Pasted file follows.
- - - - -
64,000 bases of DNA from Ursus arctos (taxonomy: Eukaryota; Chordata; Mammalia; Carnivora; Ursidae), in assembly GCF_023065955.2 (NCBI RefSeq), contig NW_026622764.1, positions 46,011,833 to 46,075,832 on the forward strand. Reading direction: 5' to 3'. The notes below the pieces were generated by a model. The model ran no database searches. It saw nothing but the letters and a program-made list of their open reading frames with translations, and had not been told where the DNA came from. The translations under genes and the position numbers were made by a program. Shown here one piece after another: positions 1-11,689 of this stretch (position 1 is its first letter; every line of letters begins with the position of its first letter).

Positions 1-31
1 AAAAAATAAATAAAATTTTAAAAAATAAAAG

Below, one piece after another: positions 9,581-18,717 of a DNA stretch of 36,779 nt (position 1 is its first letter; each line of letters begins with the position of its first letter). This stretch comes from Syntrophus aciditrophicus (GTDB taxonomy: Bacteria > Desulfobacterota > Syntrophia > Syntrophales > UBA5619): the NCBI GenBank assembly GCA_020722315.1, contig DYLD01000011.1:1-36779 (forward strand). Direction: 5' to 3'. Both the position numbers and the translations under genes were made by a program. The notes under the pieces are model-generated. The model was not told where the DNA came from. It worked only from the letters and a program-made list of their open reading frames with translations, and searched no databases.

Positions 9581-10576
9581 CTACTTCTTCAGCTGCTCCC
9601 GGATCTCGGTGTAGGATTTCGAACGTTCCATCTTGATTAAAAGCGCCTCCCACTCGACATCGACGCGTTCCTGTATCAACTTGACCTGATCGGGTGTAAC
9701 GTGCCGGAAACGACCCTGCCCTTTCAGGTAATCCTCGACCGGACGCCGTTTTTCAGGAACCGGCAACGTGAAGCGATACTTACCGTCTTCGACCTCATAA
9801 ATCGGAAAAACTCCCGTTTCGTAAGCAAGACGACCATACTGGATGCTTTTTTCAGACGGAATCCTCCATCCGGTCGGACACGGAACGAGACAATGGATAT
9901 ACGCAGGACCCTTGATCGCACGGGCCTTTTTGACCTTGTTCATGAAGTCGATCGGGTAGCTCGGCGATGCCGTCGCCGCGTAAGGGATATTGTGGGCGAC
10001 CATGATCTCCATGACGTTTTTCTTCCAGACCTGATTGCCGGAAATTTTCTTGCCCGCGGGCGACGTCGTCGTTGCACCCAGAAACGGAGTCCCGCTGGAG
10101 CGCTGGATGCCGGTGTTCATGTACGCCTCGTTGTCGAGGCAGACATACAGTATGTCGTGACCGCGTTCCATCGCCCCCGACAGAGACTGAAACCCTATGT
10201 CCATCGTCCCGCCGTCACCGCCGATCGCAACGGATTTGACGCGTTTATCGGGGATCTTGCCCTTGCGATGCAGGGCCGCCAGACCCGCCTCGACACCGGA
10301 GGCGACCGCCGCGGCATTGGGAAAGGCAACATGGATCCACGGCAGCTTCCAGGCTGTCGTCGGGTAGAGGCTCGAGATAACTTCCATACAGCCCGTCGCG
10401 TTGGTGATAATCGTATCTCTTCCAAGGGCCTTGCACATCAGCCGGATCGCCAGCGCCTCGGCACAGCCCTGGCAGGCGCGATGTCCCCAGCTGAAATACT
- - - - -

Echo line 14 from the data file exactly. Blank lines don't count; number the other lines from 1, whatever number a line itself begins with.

10301 GGCGACCGCCGCGGCATTGGGAAAGGCAACATGGATCCACGGCAGCTTCCAGGCTGTCGTCGGGTAGAGGCTCGAGATAACTTCCATACAGCCCGTCGCG